Tuesday, June 25, 2013

Peloton... WHAT Peloton? (Humble Pie- Part II)

So... day 2 of the SRS stop in Montgomery was a Road Race... 24 miles for Colby and 44 miles for me... The course was a 7 mile leg outbound to a 10 mile circle... so the Juniors rode out and around and back for a total of 24 miles... the Cat 5's rode out and made 3 loops then back for the 44 mile total.

Today the Cat 5's went first... so we lined up and made a rolling start...

The group of 21 took off...

we settled into 2 pace lines averaging about 22 mph... I was on the back and found out just how nice it is to take advantage of the draft line... then just as we hit the 3.5 mile mark and that slight incline you see above... BAM.. . the guys up front wanted to shake us strap hangers off... and shake us off they did... 3 of us settled into our own smaller pace line each taking a turn up front to try and bridge the gap... NO SUCH LUCK! The lead group just kept getting further and further away... one guy decided to go alone and try it on his own... I settled in with a guy named Jimmy and we worked together until we hit the next rise at 6 miles... it was my turn up front and I just put my head down and gave the climb my best effort... it wasn't until about mile 8 that I realized Jimmy was no longer behind me... in fact... I could not see a rider in front of me or behind me... I was on the country road all by myself... and that would be the case for the next 36 miles... a solo ride to the finish... I decided to just enjoy the ride and settled into a moderate pace realizing this was not a "baby step" the Neurosurgeon told me to take and this would be the longest ride I have done (if I don't count the leisure Bo Bikes Bama ride). Each pass by the KOM (King of the Mountain) checkpoint I joked with the USAC officials asking... "Is there a transition to the run up ahead?" and "I think I was tricked... is this a bike race?"... it was a long solo ride but I enjoyed it just the same... officially I finished 16 out of 21 and almost 40 minutes behind the winner but in my mind I won by just finishing... each of us have goals... and mine was achieved.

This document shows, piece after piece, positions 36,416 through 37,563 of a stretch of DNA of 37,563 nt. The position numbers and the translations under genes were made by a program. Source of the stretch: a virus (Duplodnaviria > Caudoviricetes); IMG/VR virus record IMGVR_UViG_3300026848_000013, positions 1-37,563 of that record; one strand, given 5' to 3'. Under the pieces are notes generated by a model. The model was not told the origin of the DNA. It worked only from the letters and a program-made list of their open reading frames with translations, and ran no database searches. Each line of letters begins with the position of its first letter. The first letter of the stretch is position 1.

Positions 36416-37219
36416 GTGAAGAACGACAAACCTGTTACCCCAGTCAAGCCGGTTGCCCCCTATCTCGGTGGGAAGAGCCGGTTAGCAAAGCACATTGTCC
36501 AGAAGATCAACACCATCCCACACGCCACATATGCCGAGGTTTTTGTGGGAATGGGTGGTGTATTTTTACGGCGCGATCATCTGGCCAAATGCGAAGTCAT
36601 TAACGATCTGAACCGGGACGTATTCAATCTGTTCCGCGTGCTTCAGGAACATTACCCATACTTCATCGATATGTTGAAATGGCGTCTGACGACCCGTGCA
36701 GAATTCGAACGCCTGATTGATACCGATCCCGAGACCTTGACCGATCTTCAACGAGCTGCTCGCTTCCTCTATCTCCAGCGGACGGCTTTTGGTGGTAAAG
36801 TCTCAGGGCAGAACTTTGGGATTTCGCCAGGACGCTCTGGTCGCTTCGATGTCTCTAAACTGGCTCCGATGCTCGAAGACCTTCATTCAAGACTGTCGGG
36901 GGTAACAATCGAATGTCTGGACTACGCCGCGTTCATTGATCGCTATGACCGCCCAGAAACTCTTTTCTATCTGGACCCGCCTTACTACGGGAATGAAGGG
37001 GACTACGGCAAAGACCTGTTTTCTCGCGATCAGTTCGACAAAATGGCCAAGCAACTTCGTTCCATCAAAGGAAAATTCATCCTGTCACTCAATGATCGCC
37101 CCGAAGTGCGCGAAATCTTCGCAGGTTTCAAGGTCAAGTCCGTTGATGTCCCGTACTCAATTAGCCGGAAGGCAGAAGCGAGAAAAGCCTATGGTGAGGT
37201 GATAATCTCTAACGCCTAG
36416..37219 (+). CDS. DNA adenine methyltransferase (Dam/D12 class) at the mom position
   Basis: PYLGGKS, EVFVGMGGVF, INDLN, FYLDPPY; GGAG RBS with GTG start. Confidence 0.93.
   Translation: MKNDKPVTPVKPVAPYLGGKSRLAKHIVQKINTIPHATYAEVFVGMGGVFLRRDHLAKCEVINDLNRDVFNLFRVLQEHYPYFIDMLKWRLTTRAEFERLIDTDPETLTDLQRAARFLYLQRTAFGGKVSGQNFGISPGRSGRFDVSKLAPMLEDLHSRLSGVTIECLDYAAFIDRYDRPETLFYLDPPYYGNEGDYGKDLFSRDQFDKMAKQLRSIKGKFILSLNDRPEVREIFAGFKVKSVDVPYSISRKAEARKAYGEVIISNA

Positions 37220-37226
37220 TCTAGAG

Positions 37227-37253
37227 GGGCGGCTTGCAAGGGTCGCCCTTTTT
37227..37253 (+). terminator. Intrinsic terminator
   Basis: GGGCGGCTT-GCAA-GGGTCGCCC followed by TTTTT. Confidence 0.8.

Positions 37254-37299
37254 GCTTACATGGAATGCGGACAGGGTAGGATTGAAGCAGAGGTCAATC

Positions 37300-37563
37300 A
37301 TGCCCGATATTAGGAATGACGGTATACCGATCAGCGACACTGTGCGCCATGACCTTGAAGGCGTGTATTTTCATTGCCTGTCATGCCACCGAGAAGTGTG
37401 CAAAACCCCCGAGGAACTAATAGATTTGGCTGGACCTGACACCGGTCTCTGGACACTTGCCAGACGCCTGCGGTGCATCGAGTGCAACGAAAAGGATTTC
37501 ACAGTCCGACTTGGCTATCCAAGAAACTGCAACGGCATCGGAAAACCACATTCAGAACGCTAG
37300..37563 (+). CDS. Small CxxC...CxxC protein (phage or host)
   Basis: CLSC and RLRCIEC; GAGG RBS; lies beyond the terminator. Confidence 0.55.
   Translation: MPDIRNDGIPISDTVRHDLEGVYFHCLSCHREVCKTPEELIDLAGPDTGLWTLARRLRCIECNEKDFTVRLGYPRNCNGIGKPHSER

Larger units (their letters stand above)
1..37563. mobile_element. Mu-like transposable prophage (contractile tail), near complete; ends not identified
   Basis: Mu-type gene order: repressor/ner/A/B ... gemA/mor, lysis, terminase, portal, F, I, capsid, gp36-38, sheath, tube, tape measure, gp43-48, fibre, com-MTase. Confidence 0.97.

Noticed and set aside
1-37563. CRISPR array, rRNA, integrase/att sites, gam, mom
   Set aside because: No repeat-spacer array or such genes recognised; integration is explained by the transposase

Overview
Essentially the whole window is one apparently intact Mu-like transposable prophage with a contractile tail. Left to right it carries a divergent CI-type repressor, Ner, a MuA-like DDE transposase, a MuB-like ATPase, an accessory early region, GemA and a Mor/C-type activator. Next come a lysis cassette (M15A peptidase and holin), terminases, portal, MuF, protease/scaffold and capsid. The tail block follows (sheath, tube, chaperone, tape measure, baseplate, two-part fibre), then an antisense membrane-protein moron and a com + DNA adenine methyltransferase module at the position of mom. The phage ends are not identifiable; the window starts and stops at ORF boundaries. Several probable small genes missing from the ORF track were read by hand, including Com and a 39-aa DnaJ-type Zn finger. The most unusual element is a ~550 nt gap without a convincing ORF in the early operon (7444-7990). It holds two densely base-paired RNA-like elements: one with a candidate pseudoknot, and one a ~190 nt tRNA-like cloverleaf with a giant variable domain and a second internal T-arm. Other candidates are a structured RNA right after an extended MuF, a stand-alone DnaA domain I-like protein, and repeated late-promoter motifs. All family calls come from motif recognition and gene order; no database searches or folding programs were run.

The juniors started 2 hours after my start... so when I was on the stretch back to the finish I passed Colby on the outbound leg and he was down on the drops hammering away... "Race your own race buddy boy!!"... to which I got a thumbs up... so once I finished we (Sherri, Maddison, Sydney and I) got in my truck and drove out the course to find him... he was about 6 miles from the finish when we pulled up along side of him to yell encouraging words... he again was down on the drops and hammering away... so we sped ahead to watch him finish... IT WAS AWESOME... a bunch of folks had stuck around to cheer on the Juniors as they finished... the last 200 meters was a closed course.. and when he hit the sign he stood up on the pedals and sprinted to the finish like he was in a sprint for a Tour de France stage win... AWESOME!!! After a short cool down ride he made his way back to the parking lot... took off his helmet and headed straight over to one of the other Junior riders who finished just ahead of him... he wanted to thank him for the advice he gave him throughout the day and for teaching him how to ride a pace line... as it turns out they rode together for most of the day with each taking a turn up front... AWESOME!!! His numbers were fantastic... he rode 24 miles in 1:26 with a 16.8 mph average... I could not be more proud of him and his accomplishment... his longest ride to date!

{Insert Jack Handey intro} At the end of the day... you have to reflect on your own goals and fight the tendency to compare yourself to others... each of us are different... with different challenges... different schedules... different motivations.. different goals.... and what might appear an utter failure or waste of time by some may actually be a goal achieved by another... keep that in mind... enjoy the journey and encourage others to join in and share it with you... watching them succeed in their own pursuit is the most rewarding achievement from my perspective! I am a proud Dad and cherish the opportunities I have to share this passion with my son!

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